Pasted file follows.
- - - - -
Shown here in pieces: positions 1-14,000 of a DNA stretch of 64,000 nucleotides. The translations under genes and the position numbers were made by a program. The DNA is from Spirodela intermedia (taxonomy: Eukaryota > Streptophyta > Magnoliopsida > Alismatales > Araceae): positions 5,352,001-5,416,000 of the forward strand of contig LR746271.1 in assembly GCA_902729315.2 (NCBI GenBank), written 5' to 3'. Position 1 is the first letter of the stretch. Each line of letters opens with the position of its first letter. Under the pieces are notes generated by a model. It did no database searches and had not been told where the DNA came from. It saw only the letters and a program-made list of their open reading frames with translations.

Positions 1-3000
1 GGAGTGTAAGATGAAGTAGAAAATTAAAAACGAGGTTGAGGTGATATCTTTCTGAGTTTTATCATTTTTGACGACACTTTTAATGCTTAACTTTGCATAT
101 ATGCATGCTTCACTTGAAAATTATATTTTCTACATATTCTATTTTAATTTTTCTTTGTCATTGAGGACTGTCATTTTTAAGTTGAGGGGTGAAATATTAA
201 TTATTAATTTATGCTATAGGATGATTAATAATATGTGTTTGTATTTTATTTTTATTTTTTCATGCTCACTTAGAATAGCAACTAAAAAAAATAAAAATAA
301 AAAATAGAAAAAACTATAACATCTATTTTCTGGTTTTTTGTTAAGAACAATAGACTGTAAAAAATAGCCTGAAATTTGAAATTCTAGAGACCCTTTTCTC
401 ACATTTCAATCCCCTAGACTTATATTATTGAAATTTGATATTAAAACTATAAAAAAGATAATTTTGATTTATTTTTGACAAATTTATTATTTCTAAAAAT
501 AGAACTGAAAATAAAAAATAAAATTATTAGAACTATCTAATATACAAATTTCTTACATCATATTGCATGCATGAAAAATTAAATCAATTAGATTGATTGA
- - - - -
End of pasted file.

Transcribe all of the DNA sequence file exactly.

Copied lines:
Shown here in pieces: positions 1-14,000 of a DNA stretch of 64,000 nucleotides. The translations under genes and the position numbers were made by a program. The DNA is from Spirodela intermedia (taxonomy: Eukaryota > Streptophyta > Magnoliopsida > Alismatales > Araceae): positions 5,352,001-5,416,000 of the forward strand of contig LR746271.1 in assembly GCA_902729315.2 (NCBI GenBank), written 5' to 3'. Position 1 is the first letter of the stretch. Each line of letters opens with the position of its first letter. Under the pieces are notes generated by a model. It did no database searches and had not been told where the DNA came from. It saw only the letters and a program-made list of their open reading frames with translations.

Positions 1-3000
1 GGAGTGTAAGATGAAGTAGAAAATTAAAAACGAGGTTGAGGTGATATCTTTCTGAGTTTTATCATTTTTGACGACACTTTTAATGCTTAACTTTGCATAT
101 ATGCATGCTTCACTTGAAAATTATATTTTCTACATATTCTATTTTAATTTTTCTTTGTCATTGAGGACTGTCATTTTTAAGTTGAGGGGTGAAATATTAA
201 TTATTAATTTATGCTATAGGATGATTAATAATATGTGTTTGTATTTTATTTTTATTTTTTCATGCTCACTTAGAATAGCAACTAAAAAAAATAAAAATAA
301 AAAATAGAAAAAACTATAACATCTATTTTCTGGTTTTTTGTTAAGAACAATAGACTGTAAAAAATAGCCTGAAATTTGAAATTCTAGAGACCCTTTTCTC
401 ACATTTCAATCCCCTAGACTTATATTATTGAAATTTGATATTAAAACTATAAAAAAGATAATTTTGATTTATTTTTGACAAATTTATTATTTCTAAAAAT
501 AGAACTGAAAATAAAAAATAAAATTATTAGAACTATCTAATATACAAATTTCTTACATCATATTGCATGCATGAAAAATTAAATCAATTAGATTGATTGA